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Semiconductor and Electronic Failure Analysis Blog

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Current Leakage Detection – Tools and Techniques

Liquid_CrystalsOne of the single most common failures that plague modern electronic devices is current leakage. This leakage can manifest in many ways; some devices may exhibit normal functionality with excessive power consumption, while others may stop working altogether. This is partly due to the multitude of different causes for current leakage – improper processing, packaging, or handling (in the form of electrostatic discharge damage) can result in defects that will draw excessive current, as can electrical overstress of a device in the field. Since current leakage is such a common failure mode, a good failure analyst will have many different tools to assist in the detection and isolation of defects that may cause anomalous current draw.

One of the most common techniques for detecting current leakage is the use of a liquid crystal whose properties change with temperature. All defects that draw excessive current will give off a thermal signature due to the process of Joule heating; by applying a film of liquid crystal onto the surface of a failing semiconductor die and applying power, an analyst can isolate a defect visually by looking for changes in the crystal caused by the heat from the anomaly. Another technique that works similarly is fluorescent microthermal imaging, in which a compound whose fluorescence changes depending on temperature is painted onto a device and a high-gain camera system is used to detect minute changes in the li9ght emitted by the compound. For more precise measurement of temperature, infrared cameras can be used to detect even the most minute changes in a device’s temperature (which, of course, allows for the isolation of even smaller defects).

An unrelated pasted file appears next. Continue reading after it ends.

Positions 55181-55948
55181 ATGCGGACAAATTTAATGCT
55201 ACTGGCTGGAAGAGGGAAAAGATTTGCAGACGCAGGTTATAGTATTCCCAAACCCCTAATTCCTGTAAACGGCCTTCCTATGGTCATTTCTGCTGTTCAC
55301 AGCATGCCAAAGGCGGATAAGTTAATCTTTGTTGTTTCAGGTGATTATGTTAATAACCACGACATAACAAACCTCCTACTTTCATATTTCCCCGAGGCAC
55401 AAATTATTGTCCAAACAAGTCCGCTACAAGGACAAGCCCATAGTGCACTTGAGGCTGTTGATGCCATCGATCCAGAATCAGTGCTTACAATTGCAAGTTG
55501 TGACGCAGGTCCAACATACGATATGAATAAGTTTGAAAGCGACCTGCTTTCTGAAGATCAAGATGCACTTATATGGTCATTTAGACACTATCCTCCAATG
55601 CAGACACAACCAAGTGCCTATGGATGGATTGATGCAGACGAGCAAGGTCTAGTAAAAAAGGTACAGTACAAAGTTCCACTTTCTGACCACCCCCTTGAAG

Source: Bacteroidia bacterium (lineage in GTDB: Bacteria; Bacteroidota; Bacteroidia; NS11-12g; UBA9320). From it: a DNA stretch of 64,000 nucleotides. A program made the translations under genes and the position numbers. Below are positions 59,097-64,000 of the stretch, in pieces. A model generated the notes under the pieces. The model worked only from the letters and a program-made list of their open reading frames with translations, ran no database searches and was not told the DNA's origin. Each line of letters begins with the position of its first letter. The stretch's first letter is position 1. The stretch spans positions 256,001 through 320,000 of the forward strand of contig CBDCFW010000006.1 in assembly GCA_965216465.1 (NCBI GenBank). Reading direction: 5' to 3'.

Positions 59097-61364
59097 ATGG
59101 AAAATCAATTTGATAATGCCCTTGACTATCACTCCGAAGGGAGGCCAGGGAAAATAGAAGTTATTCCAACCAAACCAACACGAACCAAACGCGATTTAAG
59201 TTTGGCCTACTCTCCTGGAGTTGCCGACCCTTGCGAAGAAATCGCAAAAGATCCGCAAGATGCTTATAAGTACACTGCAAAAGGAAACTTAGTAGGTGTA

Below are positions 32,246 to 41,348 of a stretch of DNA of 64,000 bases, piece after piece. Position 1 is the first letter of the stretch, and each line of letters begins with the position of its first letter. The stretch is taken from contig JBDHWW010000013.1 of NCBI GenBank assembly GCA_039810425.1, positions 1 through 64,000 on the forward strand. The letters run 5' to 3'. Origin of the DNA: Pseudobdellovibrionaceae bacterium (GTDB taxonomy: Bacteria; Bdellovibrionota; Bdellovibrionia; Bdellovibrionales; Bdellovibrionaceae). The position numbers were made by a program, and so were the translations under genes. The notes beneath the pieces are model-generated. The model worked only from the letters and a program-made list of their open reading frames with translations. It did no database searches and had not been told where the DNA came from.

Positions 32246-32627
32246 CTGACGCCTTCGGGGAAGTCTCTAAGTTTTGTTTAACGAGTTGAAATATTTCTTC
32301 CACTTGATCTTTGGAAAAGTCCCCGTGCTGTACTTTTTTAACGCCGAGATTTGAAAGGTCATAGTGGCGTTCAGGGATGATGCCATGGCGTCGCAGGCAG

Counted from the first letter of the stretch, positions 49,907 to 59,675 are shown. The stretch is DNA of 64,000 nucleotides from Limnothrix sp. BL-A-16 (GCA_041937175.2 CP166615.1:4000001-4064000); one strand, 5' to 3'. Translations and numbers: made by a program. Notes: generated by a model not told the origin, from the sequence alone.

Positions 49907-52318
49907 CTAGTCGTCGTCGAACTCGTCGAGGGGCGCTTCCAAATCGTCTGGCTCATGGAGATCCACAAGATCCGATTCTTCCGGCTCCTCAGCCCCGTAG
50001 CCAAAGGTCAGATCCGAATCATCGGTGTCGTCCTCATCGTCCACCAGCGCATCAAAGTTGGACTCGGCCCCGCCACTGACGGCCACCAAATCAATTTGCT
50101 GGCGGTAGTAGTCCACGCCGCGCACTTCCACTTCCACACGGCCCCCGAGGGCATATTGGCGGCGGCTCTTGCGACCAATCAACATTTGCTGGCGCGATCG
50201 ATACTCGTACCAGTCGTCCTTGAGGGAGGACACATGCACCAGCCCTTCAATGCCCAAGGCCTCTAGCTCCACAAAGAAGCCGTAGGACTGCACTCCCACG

In addition to techniques based on the detection of heat produced by current leakage, some tools work by measuring the current drawn by a device directly under various conditions. Techniques like Laser or Thermally Induced Voltage Alteration (LIVA / TIVA) work by measuring the current draw of a device very precisely, then bombarding the part with energy in the form of a laser beam. When this energy interacts with a defect, the amount of current drawn by the device may go up or down depending on the type of problem causing the current draw. These changes can be mapped onto an image of the device, which can then be used for further analysis.

Current leakage detection is a key capability for failure analysis of any electronic device. By isolating a site that draws excessive current, an analyst is able to zero his or her efforts in on a single point, digging into a problem and finding the root cause of failure.

Derek Snider is a failure analyst at Insight Analytical Labs, where he has worked since 2004. He is currently an undergraduate student at the University of Colorado, Colorado Springs, where he is pursuing a Bachelors of Science degree in Electrical Engineering.

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